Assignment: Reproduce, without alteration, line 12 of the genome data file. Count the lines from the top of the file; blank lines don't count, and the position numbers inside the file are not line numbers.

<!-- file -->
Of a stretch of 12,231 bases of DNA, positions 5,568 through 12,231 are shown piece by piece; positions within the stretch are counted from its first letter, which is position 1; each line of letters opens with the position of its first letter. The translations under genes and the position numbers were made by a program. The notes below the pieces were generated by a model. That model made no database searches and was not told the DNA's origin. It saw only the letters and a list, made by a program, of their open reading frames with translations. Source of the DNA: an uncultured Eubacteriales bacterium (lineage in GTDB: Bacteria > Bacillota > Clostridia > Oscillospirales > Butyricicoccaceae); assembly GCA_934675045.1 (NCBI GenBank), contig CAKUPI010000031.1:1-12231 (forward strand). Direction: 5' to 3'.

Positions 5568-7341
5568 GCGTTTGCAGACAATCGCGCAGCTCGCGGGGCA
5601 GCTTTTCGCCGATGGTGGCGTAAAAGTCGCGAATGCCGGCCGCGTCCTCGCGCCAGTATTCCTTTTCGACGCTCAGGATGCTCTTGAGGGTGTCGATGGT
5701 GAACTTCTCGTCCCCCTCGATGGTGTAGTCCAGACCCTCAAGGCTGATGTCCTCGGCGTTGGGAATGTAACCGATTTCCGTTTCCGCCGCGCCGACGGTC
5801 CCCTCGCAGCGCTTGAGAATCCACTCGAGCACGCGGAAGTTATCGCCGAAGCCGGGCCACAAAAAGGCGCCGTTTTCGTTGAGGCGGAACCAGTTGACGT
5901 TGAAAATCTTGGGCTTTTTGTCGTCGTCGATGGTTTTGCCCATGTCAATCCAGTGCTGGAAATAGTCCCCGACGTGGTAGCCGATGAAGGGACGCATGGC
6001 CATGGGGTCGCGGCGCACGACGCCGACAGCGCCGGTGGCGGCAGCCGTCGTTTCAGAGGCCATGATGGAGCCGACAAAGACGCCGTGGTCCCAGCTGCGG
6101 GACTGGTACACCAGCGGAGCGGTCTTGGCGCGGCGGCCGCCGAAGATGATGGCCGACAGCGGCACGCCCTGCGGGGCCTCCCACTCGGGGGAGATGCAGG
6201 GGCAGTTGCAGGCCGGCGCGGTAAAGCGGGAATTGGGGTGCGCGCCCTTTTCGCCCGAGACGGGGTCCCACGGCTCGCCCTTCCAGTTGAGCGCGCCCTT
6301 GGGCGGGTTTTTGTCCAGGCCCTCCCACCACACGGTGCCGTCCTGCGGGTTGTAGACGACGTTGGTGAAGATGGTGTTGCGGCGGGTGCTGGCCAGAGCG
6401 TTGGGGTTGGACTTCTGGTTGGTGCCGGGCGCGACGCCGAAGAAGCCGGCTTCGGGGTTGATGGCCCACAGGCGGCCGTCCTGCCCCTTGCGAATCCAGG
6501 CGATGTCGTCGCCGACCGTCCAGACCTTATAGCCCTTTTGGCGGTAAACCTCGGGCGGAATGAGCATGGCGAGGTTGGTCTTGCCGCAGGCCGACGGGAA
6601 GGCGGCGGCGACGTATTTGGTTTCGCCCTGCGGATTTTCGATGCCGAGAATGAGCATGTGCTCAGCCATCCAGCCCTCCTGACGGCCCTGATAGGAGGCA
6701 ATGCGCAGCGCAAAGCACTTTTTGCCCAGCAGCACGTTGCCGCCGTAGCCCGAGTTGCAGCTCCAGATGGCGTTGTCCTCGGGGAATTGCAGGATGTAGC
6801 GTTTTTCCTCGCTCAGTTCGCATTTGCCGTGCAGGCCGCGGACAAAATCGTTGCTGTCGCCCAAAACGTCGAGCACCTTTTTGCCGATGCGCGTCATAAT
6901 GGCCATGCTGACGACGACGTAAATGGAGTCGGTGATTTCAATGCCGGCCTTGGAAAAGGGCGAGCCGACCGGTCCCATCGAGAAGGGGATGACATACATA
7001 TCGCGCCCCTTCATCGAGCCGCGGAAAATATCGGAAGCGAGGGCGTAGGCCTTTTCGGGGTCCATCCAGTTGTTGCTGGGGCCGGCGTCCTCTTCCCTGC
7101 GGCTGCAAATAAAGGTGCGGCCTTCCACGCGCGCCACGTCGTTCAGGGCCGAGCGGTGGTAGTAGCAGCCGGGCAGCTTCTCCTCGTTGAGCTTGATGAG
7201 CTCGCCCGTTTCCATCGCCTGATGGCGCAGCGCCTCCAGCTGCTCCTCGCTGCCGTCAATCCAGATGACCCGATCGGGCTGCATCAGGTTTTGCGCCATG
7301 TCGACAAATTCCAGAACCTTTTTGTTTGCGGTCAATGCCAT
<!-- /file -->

6401 TTGGGGTTGGACTTCTGGTTGGTGCCGGGCGCGACGCCGAAGAAGCCGGCTTCGGGGTTGATGGCCCACAGGCGGCCGTCCTGCCCCTTGCGAATCCAGG